This depends on the lender we match you with. Some lenders will release the money on the same day that you complete your paperwork with them. Other lenders will release the money after several working days.
There are other lenders who offer a fast-track, same-day pay-out service, but who will charge you a premium to do this.
This is highly unlikely. Since almost all personal loans are at a fixed rate, they cannot be affected by fluctuations in interest rates.
Yes, you can. The lender may ask you to provide more detailed proof of income than is typically the case - such as historical company and personal bank statements.
Yes, you can. In addition to the level of your maternity leave salary, the amount you can borrow might depend on the nature of your plans for returning to work. It is possible, therefore, that a loan provider may seek to contact your employer in such circumstances.
Yes, we can. In addition to being a UK citizen with a UK bank account and an associated bank card, you may also need to provide a payslip / picture of a payslip. As always, the lender may reserve the right to request additional information.
These could include proof of address, a valid passport, a photo driving licence or proof you are on the electoral register. Depending on the Lender, they may accept or expect other forms of information as well.
We receive commission from prospective lenders but this has absolutely no financial implications for our customers who, as mentioned, are charged no fees by Loanable whatsoever.
This will depend on the lender. It’s worth remembering that even if you can, you can expect interest accumulated during the “holiday” period to be added to the total amount you have to repay.
This will again depend on the lender. They will consider factors such as your credit profile and your repayment track record with current and - where applicable - previous lenders.
Unfortunately not. All applicants must be UK residents as well as UK citizens
Yes. Providing you meet the criteria to demonstrate you can afford your loan, it is highly unlikely a lender would then object to the money being spent in this way.
APR stands for Annual Percentage Rate. This is the rate of interest and any charges you’ll pay on top of the loan amount.
Credit Rating Agencies hold the information that determines your credit profile based on historical financial records for things such as your spending, earnings and servicing of debts. Lenders use this credit profile information to assess the affordability of a loan to you. The main credit rating agency in the UK is currently a company called Experian.
Yes, you can pay companies such as Experian a fee and they will provide you with a full breakdown of your credit file.
You will be required to authorise a direct debit agreement between your bank and the lender.
A pre-determined number of equal, monthly instalments will then be debited from a bank account which must be in your name. It’s also likely to be a requirement of the lender that the account has an associated bank card.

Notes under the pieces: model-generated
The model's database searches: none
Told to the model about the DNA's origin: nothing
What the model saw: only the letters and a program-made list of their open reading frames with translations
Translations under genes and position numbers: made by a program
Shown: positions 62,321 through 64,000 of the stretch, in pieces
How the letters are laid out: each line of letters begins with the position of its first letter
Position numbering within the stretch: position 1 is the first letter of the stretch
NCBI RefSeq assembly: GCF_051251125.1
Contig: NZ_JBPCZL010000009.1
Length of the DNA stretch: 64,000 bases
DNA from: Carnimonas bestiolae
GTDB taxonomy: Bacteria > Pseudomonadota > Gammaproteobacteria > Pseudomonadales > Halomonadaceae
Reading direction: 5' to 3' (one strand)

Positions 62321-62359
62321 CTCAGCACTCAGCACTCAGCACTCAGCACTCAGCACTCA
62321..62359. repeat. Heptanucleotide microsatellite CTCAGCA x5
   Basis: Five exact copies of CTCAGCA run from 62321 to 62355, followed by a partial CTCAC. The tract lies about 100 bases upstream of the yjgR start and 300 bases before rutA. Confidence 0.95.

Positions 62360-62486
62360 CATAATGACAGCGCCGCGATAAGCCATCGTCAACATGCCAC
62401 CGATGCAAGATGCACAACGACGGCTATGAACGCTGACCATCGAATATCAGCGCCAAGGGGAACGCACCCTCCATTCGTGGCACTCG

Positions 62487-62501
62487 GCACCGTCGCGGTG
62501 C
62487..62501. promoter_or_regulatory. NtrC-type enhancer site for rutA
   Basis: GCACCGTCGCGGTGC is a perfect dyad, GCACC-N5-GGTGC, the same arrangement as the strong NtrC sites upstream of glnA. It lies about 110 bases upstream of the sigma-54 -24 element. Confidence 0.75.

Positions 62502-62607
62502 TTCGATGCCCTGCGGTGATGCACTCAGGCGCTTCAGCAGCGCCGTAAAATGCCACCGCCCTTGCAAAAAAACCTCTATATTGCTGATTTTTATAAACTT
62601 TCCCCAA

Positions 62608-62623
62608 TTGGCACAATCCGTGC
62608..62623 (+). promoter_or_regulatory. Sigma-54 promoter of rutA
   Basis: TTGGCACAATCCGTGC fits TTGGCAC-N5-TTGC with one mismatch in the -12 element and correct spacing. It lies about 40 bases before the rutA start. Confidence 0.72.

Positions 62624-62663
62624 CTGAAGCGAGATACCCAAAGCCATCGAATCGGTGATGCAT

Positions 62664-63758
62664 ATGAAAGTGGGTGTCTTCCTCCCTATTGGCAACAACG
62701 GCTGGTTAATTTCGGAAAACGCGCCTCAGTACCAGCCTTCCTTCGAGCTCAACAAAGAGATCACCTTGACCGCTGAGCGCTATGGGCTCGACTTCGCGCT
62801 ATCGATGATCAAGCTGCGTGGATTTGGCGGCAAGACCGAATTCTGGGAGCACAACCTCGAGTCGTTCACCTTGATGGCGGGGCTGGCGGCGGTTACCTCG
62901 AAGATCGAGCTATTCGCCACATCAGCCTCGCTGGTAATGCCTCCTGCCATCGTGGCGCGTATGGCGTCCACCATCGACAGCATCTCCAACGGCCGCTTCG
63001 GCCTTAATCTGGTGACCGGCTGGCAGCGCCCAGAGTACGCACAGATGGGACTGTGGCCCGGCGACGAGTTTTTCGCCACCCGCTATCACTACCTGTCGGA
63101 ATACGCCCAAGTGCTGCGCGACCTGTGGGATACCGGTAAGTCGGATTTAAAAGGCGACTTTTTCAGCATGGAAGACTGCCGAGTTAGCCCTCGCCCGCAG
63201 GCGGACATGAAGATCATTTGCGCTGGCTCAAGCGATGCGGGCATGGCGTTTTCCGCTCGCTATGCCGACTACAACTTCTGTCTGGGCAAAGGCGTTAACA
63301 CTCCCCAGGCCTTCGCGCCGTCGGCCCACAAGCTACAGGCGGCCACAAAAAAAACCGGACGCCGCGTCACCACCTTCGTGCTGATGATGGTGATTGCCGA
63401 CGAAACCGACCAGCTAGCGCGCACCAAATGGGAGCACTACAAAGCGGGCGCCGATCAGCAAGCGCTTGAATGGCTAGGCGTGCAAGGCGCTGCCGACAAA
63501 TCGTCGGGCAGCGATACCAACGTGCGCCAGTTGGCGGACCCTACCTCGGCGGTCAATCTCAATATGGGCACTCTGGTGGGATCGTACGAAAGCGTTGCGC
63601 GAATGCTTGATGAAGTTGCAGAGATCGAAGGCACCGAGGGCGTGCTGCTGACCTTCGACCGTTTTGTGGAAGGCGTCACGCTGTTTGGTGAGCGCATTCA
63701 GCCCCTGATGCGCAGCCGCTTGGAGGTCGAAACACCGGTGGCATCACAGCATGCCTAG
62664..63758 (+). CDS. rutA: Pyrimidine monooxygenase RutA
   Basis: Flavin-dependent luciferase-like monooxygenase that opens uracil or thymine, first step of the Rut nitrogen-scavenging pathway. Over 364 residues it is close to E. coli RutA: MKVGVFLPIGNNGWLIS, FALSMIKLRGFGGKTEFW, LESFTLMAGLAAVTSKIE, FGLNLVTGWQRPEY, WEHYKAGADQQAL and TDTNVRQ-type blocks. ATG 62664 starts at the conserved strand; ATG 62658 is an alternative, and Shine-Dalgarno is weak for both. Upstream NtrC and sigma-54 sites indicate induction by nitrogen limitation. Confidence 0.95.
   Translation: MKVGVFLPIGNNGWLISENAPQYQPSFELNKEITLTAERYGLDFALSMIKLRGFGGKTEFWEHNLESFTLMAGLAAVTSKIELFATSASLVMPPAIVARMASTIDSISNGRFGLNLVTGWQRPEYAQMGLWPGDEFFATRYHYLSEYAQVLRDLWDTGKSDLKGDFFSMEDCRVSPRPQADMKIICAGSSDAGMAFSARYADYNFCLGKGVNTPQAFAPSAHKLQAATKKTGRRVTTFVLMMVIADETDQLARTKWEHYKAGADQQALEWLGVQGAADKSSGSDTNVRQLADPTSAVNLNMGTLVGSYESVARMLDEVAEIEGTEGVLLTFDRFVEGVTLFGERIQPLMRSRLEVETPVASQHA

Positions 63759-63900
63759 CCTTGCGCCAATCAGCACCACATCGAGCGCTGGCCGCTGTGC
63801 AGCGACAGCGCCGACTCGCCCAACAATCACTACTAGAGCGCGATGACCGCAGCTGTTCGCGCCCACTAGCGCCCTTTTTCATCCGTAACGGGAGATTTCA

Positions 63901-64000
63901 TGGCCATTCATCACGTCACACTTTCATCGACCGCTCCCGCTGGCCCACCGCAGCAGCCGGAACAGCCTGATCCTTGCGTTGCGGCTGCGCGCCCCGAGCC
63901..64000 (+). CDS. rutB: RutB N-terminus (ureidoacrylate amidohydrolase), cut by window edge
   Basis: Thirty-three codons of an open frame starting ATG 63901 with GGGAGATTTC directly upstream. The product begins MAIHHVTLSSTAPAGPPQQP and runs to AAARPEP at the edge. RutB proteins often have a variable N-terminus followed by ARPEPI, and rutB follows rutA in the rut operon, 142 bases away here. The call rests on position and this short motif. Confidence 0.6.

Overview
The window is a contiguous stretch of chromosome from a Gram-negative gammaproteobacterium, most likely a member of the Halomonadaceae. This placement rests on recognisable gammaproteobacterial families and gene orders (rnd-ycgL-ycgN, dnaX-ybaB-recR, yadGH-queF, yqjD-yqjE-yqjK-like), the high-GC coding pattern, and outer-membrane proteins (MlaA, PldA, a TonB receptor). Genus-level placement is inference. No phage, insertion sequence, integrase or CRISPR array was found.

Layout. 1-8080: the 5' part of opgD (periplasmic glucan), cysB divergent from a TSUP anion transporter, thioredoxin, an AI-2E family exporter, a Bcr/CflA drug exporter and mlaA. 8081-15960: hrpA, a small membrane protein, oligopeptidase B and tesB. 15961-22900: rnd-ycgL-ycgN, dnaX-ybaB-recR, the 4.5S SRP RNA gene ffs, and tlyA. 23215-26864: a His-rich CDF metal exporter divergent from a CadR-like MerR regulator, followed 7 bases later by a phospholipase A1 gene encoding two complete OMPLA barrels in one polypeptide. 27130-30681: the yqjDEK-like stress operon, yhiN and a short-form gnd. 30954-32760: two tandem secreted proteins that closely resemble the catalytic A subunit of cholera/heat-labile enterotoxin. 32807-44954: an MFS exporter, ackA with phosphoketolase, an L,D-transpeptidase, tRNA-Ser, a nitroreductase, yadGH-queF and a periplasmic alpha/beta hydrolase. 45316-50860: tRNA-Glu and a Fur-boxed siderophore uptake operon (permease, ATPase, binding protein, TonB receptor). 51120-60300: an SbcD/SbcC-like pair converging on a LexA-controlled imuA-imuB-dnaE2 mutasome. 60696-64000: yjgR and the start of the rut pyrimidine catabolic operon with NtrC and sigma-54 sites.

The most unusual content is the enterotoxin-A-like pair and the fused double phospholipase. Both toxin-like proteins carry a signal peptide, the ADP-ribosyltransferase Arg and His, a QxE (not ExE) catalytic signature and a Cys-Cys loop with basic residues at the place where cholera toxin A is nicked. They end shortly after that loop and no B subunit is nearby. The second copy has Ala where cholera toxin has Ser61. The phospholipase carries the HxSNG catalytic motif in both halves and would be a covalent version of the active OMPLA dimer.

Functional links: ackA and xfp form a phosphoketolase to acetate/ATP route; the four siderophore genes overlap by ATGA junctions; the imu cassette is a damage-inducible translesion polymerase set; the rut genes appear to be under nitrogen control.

Yes, but you should only do this if you wish to transfer the loan repayments over to a different bank account in your name. Simply stopping repayments wouldn't make your debt disappear. You would accumulate interest and other charges, your credit file could be damaged and a CCJ could be sought against you.
If you experience financial difficulties that leave you unable to make loan repayments, you should contact the lender as soon as possible to give you the best opportunity of settling on a course of action together.
All lenders will provide you with log in details to access your outstanding balance and/or provide telephone assistance to enable you to find out what the outstanding amount is.
If you undergo a change of address or change in your employment status, it’s important you inform your lender as soon as possible.
This is a period at the start of your loan in which you can cancel the loan agreement and repay the full loan amount without incurring penalties or charges from the lender (although interest is still applicable) The borrower typically has 14 days from the signing of the loan agreement in which they can change their minds regarding the loan. They then have 30 days to repay the full amount. As mentioned, they will also have to pay any interest which accrues between the date the agreement was signed and the date on which the loan is repaid.
Yes it is, and it is typically cheaper to borrow money this way. However, you will be securing your loan against your home which means defaulting can mean the lender can require you to sell your home to repay your debt. It is, therefore, crucial to think very carefully about the type of loan you wish to seek.
This is the amount of money a Lender is willing to pay in to your bank account.
Yes. Seeing as our expert panel may well include lenders not available to the other company, it is possible you will receive a different outcome this time around.
It is worth remembering, though, that multiple loan applications can adversely affect your credit file.
The instalment for that month will still be payable and additional interest may well be applied to it. If you envisage missing a payment, you should contact the lender at the first opportunity.
No. Lenders will require repayment by way of Direct Debit from an account in your name with an associated Debit Card.
The Lender will deposit the money directly in to your account. You will need to provide them with your account number, bank name and sort code.
The interest is normally a fixed percentage applied to the actual amount you borrow which is called the “principal”. The interest will be set out in your loan agreement.
You’ll be notified of a decision by phone or by text by the appropriate lender.
Many of our panel of Lenders will enable you to do this. However, we at Loanable cannot guarantee it, so you will need to be in contact with the lender directly.
At loanable, we advise our customers against a “rolling cycle” of loans. However, once the final payment of an existing loan has cleared, we can help match you with Lenders